Unfortunately, while Barbara thinks the product is cute, she can’t fully get behind it and drops out. Following her is Mark, who claims he doesn’t see enough effort put into the business. Lori tells David that she feels the product may be a fad, and, therefore, it doesn’t make for a smart investment. Lastly, Kevin and Robert both express concern over the unclear path of the company.
Thus, David walks out of the tank without an investment.
Asking: $300,000 for 10%
Harvard business school graduates and friends John Wise and Wombi Rose come into the tank with their idea, Lovepop. Both Wombi and John have experience in naval architecture and decided to bring their knowledge and skill to the field of greeting cards. Their company offers a line of pop-up greeting cards with unique ideas. In the theme of the holidays, they also have a line of cards that are perfect for the festive season.The two men want to shake up the greeting card industry, by bringing products that have a certain “pop.” Through 3D printing, John and Wombi create intricate cards that are sure to impress any recipient.
The two men want to shake up the greeting card industry, by bringing products that have a certain “pop.” Through 3D printing, John and Wombi create intricate cards that are sure to impress any recipient.
The pitchers pass out a collection of “special edition” cards that they created just for each shark. Of course, Kevin opens up his to a dollar sign popping up, while Lori (Queen of QVC) has a shopping-themed version.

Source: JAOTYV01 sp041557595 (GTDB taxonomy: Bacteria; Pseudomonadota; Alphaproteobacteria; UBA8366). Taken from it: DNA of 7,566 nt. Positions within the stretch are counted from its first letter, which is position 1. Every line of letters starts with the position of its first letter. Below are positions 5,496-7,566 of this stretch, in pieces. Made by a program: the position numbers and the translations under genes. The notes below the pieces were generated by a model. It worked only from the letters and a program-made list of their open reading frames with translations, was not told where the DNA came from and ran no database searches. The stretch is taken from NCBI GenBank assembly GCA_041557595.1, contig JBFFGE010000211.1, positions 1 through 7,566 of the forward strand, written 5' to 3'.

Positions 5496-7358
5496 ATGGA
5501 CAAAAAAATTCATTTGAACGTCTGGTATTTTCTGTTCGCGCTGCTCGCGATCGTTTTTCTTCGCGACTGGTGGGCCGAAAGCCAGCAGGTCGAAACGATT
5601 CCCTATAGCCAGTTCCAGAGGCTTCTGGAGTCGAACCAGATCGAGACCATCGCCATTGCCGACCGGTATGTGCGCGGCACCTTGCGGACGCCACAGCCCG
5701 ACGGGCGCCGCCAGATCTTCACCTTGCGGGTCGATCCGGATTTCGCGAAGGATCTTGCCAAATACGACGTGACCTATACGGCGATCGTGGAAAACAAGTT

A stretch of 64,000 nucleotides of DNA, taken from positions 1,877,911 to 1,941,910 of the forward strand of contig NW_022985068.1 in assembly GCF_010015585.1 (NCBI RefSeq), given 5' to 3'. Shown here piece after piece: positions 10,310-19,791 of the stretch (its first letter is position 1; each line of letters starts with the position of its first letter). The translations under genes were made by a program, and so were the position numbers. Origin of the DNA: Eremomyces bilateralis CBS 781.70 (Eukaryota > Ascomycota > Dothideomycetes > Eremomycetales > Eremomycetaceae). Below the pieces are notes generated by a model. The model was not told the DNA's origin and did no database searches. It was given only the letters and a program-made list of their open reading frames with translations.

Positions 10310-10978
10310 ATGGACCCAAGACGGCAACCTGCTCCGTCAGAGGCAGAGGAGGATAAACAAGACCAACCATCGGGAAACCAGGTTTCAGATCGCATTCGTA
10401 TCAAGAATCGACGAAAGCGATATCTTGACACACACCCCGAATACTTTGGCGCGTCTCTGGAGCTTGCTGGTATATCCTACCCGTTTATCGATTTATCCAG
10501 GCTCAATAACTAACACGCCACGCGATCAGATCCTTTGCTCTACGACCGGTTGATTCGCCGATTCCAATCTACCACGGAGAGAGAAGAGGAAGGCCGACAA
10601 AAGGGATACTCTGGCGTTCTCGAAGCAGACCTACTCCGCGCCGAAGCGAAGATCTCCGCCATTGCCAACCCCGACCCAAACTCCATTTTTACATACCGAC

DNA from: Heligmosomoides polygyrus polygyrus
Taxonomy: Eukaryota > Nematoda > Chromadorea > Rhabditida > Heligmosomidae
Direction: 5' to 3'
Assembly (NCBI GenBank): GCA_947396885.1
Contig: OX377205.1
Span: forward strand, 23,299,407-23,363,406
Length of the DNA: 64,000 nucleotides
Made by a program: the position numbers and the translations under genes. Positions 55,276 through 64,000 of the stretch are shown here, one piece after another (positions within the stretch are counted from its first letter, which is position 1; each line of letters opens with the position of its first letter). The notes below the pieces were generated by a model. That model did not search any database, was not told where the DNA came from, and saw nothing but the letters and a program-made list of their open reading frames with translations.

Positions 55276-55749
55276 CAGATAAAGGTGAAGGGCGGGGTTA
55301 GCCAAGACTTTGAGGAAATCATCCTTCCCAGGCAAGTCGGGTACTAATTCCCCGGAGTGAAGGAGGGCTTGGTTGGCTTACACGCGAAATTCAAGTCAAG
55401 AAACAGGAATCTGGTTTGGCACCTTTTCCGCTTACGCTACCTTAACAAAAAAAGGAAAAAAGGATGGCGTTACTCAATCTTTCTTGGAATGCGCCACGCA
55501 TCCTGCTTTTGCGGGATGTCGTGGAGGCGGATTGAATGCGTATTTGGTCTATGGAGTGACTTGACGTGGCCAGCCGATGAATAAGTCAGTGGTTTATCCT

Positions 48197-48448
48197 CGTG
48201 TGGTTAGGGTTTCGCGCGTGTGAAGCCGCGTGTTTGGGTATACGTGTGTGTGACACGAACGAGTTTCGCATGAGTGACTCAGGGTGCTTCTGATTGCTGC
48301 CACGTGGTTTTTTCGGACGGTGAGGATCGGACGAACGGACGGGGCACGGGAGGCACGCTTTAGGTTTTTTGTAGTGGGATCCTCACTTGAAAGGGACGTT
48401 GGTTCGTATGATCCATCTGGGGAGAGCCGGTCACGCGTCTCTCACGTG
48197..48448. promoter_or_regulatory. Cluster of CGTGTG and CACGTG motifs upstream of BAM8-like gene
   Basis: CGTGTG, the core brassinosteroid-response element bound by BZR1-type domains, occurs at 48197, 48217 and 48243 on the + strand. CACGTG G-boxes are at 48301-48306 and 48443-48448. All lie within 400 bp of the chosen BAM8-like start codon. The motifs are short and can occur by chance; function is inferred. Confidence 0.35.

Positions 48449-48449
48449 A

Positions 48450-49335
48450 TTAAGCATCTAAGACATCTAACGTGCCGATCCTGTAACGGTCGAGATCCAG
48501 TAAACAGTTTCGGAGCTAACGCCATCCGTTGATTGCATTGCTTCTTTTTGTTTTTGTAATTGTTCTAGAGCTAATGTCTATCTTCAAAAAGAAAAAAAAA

Woombi explains that they currently sell through 4 kiosks located in Boston. In addition, they also provide extensive services through their e-commerce site (with prices varying between $8-20). In their first year and a half, they sold $300,000 worth of cards.
Kevin asks the entrepreneurs why they are selling at such a low price point and suggests raising it to something like $99. However, John tells them they want their cards to be accessible to the average consumer.
Unfortunately, Barbara, Lori and Mark are quick to drop out. Afterwards, Robert hesitantly throws out an offer of $300,000 for 20%. Kevin then asks to join in on the offer, but Robert declines, Thus, Kevin ends up offering the same. Initially, the two owners decline, but after both Kevin and Robert decrease their equity to 15%, John and Woombi accept Kevin’s offer of $300,000 for 15%.
Asking: $50,000 for 10%
The last pitch of the week was from Sarah Ribner and Jess Edelstein of PiperWai. PiperWai is an all-natural deodorant created from a charcoal base. Unlike current products on the market, PiperWai is odor-free and completely natural.
Sarah and Jess bring in a fitness model that has applied the product and proceeded to go on a 5-mile run. While the other sharks decline, Greiner agrees to give their fitness model a sniff to see if the product is effective. Currently, the product has mostly been marketed through word-of-mouth.
Unfortunately, O’Leary doesn’t see the product turning into a business and feels it can be easily copied; thus, he drops out. Afterwards, both Robert and Mark also drop out. Fortunately, Barbara decides to offer the entrepreneurs $50,000, but for 33%.
Shortly after, Lori jumps in with an offer of $50,000 for 35%. Jess and Sarah try and convince Lori to decrease her equity to 25%. However, she refuses. Eventually, Corcoran agrees to the proposed terms and closes a deal at $50,000 for 25%.
New episodes of Shark Tank will not be airing for the coming weeks, as it goes on its regular hiatus during the holidays.